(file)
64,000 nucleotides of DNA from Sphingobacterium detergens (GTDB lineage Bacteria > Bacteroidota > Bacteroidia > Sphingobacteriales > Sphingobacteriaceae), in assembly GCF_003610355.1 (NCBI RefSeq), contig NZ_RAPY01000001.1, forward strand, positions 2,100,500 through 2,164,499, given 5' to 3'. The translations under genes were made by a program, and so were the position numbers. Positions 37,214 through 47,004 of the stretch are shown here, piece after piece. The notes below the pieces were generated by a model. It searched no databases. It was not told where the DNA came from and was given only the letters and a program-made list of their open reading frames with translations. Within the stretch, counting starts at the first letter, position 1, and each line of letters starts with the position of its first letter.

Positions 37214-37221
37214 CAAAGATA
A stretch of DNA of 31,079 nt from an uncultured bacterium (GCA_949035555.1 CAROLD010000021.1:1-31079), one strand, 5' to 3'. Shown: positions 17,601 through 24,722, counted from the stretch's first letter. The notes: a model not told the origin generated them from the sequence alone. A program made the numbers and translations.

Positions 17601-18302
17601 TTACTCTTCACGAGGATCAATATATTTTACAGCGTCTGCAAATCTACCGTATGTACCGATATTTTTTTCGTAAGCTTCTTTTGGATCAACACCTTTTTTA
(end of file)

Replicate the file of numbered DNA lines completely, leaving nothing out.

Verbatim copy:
64,000 nucleotides of DNA from Sphingobacterium detergens (GTDB lineage Bacteria > Bacteroidota > Bacteroidia > Sphingobacteriales > Sphingobacteriaceae), in assembly GCF_003610355.1 (NCBI RefSeq), contig NZ_RAPY01000001.1, forward strand, positions 2,100,500 through 2,164,499, given 5' to 3'. The translations under genes were made by a program, and so were the position numbers. Positions 37,214 through 47,004 of the stretch are shown here, piece after piece. The notes below the pieces were generated by a model. It searched no databases. It was not told where the DNA came from and was given only the letters and a program-made list of their open reading frames with translations. Within the stretch, counting starts at the first letter, position 1, and each line of letters starts with the position of its first letter.

Positions 37214-37221
37214 CAAAGATA
A stretch of DNA of 31,079 nt from an uncultured bacterium (GCA_949035555.1 CAROLD010000021.1:1-31079), one strand, 5' to 3'. Shown: positions 17,601 through 24,722, counted from the stretch's first letter. The notes: a model not told the origin generated them from the sequence alone. A program made the numbers and translations.

Positions 17601-18302
17601 TTACTCTTCACGAGGATCAATATATTTTACAGCGTCTGCAAATCTACCGTATGTACCGATATTTTTTTCGTAAGCTTCTTTTGGATCAACACCTTTTTTA